Take the 2-minute tour ×
Stack Overflow is a question and answer site for professional and enthusiast programmers. It's 100% free, no registration required.

This morning, I stumbled on this thread Why is processing a sorted array faster than an unsorted array? and found it really interesting !

I wanted to give it a try in Objective-C and while implementing it, I faced the problem of sorting an array of integers. Hence the following question.

Let's consider an array of arraySize integers, initialized with random values between 0 and 256:

int data[arraySize];
for (int c = 0; c < arraySize; ++c)
    data[c] = arc4random() % 256;

I would like to sort this array and store the result in another array of integers. In C++ we could do something like :

std::sort(data, ...);

In Java, we would use :


In Objective-C, I've done it like that :

int sortedData[arraySize];
NSArray* sortedArray = [NSArray array];
// Initialize the array to sort.
for ( int i = 0 ; i < arraySize ; ++i )
    sortedArray = [sortedArray arrayByAddingObject:[NSNumber numberWithInt:data[i]]];
// Sort the array.
sortedArray = [sortedArray sortedArrayUsingSelector:@selector(compare:)];
// Copy the array back into a int[] array.
for (int c = 0; c < arraySize; ++c)
    sortedData[c] = [sortedArray[c] intValue];

It works, but it seems to me it's a real pain and it's not optimized at all ! How could I improve this ?

share|improve this question

3 Answers 3

up vote 5 down vote accepted

The "non-optimized" statement is true only for the code you have. Apple's frameworks are highly optimized and you're not supposed to second guess Apple, they've already second guessed you.

First, use methods for the purpose they have been created for. The way you're creating the unsorted array just wastes memory. In every single step of the loop, you're creating a new instance of the array, in the end, you'll end up with 256 (or whatever the count of the original integer array is) arrays, that's just superfluous.

So, if you really, badly want to use Objective-C for solving this problem, you can use a mutable array and you will only need one NSMutableArray:

int array[256];
// populate the C array here

NSMutableArray *objcArray = [NSMutableArray array];
for (int i = 0; i < sizeof(array) / sizeof(*array); i++) {
    [objcArray addObject:[NSNumber numberWithInt:array[i]];

[objcArray sortUsingSelector:@selector(compare:)];

By the way, even the two loops (one for populating the C array and one for transforming it into an NSMutableArray) are unnecessary here. You could just write

const size_t size = 256;
NSMutableArray *objcArray = [NSMutableArray array];
for (int i = 0; i < size; i++) {
    [objcArray addObject:[NSNumber numberWithInt:arc4random_uniform(256)];

[objcArray sortUsingSelector:@selector(compare:)];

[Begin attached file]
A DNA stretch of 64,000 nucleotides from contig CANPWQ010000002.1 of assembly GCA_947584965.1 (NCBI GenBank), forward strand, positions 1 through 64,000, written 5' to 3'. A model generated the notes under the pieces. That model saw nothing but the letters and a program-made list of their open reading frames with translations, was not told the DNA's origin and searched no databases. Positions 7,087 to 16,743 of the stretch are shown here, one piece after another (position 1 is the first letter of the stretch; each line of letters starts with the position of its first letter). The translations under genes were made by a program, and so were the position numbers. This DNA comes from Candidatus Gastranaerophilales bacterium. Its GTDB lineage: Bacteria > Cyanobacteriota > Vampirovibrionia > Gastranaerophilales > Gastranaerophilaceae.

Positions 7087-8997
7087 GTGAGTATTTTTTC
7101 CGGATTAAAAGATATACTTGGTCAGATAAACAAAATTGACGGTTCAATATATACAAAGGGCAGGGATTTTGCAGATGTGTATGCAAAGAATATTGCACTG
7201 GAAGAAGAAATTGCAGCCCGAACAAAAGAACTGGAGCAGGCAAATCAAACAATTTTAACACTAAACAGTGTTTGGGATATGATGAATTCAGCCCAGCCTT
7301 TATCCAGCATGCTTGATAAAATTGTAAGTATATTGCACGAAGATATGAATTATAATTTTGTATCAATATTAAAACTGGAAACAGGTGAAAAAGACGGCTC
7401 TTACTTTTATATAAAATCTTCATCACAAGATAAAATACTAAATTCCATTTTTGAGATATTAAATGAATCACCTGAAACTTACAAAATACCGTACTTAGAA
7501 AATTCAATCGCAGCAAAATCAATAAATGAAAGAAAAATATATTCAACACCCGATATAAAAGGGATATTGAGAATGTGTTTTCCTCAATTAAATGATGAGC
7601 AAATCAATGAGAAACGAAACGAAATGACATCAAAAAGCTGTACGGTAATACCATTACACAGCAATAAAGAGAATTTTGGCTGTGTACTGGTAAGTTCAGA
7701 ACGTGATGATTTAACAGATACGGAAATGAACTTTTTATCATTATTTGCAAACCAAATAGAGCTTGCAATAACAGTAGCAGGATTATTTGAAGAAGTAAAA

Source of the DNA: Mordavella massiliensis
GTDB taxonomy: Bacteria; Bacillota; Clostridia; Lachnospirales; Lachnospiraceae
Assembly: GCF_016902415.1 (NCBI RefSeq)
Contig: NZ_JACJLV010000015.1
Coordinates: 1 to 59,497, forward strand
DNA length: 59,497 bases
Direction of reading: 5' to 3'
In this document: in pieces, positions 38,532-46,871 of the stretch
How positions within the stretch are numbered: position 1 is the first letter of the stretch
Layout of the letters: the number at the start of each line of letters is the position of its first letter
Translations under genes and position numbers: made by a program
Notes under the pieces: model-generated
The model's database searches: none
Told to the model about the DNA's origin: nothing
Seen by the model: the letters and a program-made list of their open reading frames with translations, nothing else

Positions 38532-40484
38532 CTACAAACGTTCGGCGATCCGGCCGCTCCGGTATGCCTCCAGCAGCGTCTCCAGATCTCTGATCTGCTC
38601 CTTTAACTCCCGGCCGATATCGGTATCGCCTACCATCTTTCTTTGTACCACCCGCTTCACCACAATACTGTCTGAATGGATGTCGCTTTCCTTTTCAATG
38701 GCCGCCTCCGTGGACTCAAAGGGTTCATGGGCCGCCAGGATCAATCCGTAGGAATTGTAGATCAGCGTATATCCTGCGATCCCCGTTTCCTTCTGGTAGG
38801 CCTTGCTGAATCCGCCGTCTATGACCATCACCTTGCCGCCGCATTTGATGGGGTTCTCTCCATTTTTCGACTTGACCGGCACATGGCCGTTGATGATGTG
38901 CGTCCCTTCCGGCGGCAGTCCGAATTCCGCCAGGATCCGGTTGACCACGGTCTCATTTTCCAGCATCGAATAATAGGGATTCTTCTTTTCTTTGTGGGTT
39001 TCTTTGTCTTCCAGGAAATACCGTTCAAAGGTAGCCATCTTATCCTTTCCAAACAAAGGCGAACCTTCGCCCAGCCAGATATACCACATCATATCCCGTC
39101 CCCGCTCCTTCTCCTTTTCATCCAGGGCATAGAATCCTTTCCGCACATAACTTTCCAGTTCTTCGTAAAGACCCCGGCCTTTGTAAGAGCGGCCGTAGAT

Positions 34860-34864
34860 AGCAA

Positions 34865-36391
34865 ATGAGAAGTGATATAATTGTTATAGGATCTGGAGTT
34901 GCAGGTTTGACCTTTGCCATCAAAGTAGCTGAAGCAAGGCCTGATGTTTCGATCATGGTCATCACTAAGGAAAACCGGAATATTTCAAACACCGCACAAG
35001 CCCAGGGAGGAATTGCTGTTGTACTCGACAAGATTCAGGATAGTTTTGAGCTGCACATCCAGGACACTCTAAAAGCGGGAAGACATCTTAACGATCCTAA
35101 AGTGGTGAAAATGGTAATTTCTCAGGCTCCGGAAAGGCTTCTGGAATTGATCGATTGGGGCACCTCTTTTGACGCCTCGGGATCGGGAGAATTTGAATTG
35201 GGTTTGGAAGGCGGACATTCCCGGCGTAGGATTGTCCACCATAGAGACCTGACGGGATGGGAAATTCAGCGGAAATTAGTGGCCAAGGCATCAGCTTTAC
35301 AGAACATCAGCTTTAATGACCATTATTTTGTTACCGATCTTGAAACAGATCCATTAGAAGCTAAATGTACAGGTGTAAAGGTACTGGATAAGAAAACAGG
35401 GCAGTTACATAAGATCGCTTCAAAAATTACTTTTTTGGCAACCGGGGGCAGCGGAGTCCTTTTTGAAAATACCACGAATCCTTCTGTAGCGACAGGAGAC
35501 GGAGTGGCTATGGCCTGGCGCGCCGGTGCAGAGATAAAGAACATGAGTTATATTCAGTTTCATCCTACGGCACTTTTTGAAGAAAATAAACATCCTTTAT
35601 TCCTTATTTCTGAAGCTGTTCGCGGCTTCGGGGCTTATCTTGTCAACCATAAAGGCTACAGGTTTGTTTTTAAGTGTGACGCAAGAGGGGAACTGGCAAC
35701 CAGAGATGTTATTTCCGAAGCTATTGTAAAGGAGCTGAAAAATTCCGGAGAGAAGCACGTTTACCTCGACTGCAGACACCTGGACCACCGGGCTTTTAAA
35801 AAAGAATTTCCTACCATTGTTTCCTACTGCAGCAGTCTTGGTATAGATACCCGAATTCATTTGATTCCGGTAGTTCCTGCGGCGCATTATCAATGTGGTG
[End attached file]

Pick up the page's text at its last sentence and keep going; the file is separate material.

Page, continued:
However, you don't really need Objective-C for sorting an integer array. You can simply write a C function (or if you want, an Objective-C method) for sorting the integer array in-place, and that can be somewhat more efficient or faster:

#include <math.h>
#include <stdlib.h>
#include <unistd.h>

int compare(const void *first, const void *second)
    return *(const int *)first - *(const int *)second;

- (void)sortArray:(int *)array ofSize:(size_t)sz
    qsort(array, sz, sizeof(*array), compare);

Then use it like this:

int array[256];
for (int i = 0; i < sizeof(array) / sizeof(*array); i++) {
    array[i] = arc4random_uniform(256);

[self sortArray:array ofSize:sizeof(array) / sizeof(*array)];

Also, read this about arrays. Really good article.

share|improve this answer
No no, I succeeded in using Objective-C but your example of C code is perfect, I'll use this instead ! Thanks a lot ! –  Andy M Nov 2 '12 at 11:03
@AndyM In case you find this answer useful, please upvote/accept when you'll be able to do so, thanks. –  user529758 Nov 2 '12 at 11:04
Why do you use "sizeof(array) / sizeof(*array)" all the time instead of a constant with the array size ? Is it more effecient in any way or is it just by habit ? In your MutableArray exemple, it would generate an infinite loop, doesn't it ? Increasing the size of the array each time it loops... –  Andy M Nov 2 '12 at 11:18
Actually I receive the following message "Invalid application of 'sizeof' to interface 'NSMutableArray' in non-fragile ABI" when using sizeOf on your MutableArray exemple... –  Andy M Nov 2 '12 at 11:22
@AndyM Neither one: it's not more efficient, since it's the same sort of constant expression that 256 is, neither "just a habit". It is used because it is less error-prone in case you change the array size from 256 to, say, 128 - in this case, the resulting program will nicely segfault, which is not what one wants. Also, not having to rewrite all the sizes when resizing an array is much more elegant. I also don't cast the return value of malloc(), write pointers' asterisk adherent to the variable name instead of the type name, etc. for similar conceptual and good practice-oriented reasons. –  user529758 Nov 2 '12 at 11:22

What about using NSSortDescriptor?

NSSortDescriptor *descriptor = [[NSSortDescriptor alloc] initWithKey:@"propertieToSort" ascending:NO];
NSArray *descArray = [NSArray arrayWithObject:dateDescriptor];
representedItems = [unsortedItems sortedArrayUsingDescriptors:descArray];

I'm not 100% sure this will work with non NSObjects but I swear I used it sometime.

share|improve this answer

You can use c++ in your obj-c project, just rename your file into .mm and add #include < algorithm > for using std.sort. I think, it will be faster that using NSNumber for int data

share|improve this answer

Your Answer


By posting your answer, you agree to the privacy policy and terms of service.

Not the answer you're looking for? Browse other questions tagged or ask your own question.